Packed Mission Sunday Streets Raises the Question, “Why Not Every Week?”
I started on the route just after 10 am and was a little bit concerned that more people weren't already enjoying the car-free space. One of the first kids I came upon at Valencia and 22nd Street was three-year old Ben Sant-Johnson, who was riding a balance bike, which has no pedals and helps riders learn balance and agility before graduating to pedals. When I asked Ben if he was having fun, he exclaimed, "I'm a astronaut!"
Ben's father, Mission resident Rick Johnson, explained that this was the third Sunday Streets they had participated in and that they expected to go to the next three as well. "It's great being in your own neighborhood and I start imagining the next steps for the street, let's put in greening," said Johnson. "This is good for San Francisco and all the people here. It would be great if there was always some neighborhood you could go to every week, not just every month."
At 19th Street I turned West toward Dolores Park and a block up discovered several families were in the process of redecorating the asphalt in front of their homes.
Without cars, parents were happy letting their children play in the middle of the street with minor supervision. This toddler was alternately playing basketball and soccer, when not falling over himself from the excitement.
Dolores Park was beginning to fill up with the usual assortment of cool kids that pack it on sunny Sundays, but there was a very noticeable difference about Dolores Street, a frequent speedway for cars coming off the hill toward 18th Street. An unusual, but lovely, place for a stroll.
If any readers were wondering where the extra parked cars went, it seemed that the MTA (or an enterprising neighbor?) had put out traffic cones to take over one of the two lanes in each direction on Guerrero Street. Even with Valencia closed and one lane out of service on Guerrero, traffic wasn't backed up more than five or seven cars deep. Guerrero road diet anyone?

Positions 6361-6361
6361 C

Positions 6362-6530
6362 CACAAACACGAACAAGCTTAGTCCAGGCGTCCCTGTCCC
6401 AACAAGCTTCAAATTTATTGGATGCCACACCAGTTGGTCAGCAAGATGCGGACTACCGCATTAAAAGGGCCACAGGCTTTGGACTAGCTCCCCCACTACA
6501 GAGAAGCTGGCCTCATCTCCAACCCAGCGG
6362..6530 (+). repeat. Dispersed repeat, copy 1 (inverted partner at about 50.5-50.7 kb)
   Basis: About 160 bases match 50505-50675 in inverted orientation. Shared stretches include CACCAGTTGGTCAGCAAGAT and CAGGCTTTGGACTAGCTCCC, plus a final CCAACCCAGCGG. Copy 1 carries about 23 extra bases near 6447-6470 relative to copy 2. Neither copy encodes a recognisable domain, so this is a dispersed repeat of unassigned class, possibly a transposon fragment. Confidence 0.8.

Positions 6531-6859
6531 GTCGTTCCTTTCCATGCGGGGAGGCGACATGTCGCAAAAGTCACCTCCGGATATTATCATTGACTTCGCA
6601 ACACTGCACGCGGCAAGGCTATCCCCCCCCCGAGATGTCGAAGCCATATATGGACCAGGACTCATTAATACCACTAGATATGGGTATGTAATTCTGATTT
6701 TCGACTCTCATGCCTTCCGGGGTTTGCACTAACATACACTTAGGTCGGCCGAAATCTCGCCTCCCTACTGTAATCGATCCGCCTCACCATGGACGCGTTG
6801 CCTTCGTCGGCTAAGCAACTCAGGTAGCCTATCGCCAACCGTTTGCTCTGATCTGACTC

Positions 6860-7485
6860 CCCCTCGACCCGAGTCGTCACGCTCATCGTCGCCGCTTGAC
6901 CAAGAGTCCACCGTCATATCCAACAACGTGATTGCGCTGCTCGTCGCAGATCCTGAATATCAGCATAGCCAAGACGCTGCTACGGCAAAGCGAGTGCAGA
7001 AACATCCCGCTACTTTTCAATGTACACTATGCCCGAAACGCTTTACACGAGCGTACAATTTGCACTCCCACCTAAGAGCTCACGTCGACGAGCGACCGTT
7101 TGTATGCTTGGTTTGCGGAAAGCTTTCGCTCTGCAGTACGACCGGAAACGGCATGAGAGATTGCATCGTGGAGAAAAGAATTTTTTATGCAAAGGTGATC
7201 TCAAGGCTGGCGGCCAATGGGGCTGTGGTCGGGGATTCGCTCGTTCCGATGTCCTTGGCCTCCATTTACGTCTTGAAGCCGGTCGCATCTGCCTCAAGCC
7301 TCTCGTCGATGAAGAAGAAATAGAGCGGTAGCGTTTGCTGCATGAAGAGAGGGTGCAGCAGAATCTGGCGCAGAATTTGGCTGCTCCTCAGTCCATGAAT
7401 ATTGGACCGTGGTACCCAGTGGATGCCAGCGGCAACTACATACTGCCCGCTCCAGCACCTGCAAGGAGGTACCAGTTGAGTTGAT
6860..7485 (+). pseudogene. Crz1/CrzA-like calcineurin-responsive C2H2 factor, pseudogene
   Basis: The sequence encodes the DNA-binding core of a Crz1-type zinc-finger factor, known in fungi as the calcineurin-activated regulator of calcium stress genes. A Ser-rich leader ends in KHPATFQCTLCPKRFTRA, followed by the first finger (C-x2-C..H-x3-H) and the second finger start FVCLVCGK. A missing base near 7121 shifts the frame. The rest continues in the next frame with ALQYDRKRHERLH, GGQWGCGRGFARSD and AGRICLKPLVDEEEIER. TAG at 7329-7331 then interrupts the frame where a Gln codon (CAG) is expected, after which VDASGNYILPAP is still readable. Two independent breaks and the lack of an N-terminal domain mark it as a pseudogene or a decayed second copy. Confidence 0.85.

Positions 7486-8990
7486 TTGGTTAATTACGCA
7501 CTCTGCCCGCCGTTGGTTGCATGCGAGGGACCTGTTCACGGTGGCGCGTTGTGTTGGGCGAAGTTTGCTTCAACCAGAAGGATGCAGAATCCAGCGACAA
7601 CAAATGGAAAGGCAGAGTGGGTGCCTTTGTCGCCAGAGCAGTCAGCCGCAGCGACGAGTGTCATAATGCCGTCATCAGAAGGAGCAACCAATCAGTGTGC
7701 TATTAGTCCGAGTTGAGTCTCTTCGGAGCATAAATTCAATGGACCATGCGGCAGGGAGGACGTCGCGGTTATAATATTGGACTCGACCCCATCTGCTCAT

Doubling back on the route to Valencia Street just before 11:00 am, the crowd was thicker, with a prevalence of kids on all manner of conveyance.
Though Valencia looked great with all the kids practicing their bicycle skills, 24th Street was a sea of people. As the Chronicle noted in its glowing coverage, it resembled Bay to Breakers, though without all the debauchery and costumes.
At the corner of 24th and Valencia, SFBC Program Director Andy Thornley stopped his bicycle to chat. He remarked how pleasant he found the interactions of all street users, despite the large crowd. "It's very encouraging to see how people are sorting
themselves out, how the pedestrians and cyclists are in the same space
but they're not bumping into each other and we don't really need a lot of
traffic cops for sorting out," he said. "In earlier Sunday Streets on Embarcadero and 3rd Streets, it was just too fast; we didn't really see people walking in the middle of the street, it was just the sides because the bikes were too fast."
Wade Crowfoot, the Mayor's Director of Climate Initiatives, walked by us and stopped long enough to say how excited he was by the turnout. "Thousands and thousands of people, from babies to old folks, and everyone's just having a beautiful time--it's a great vibe. It's amazing what you can do when you actually get the cars off the streets and open it up to people."
When asked whether they would consider expanding the hours and adding Sundays, Crowfoot said they would discuss it, though he wasn't sure it would happen by the July 19th event in the Mission. He said the Mayor's office was looking forward to the two Sunday Streets events in the Sunset, which will create a car-free link from the Panhandle, through Golden Gate Park, to the Great Highway along Ocean Beach, where at least one direction of traffic will be closed for several miles.
"I think the name of the game is to get this to more neighborhoods, make it more frequent, more consistent," said Crowfoot. "This
is only the beginning."
The next Mission Sunday Streets will be July 19th, from 10 am - 2 pm (unless something changes...). See many more photos of the event and add your own on our Flickr pool here.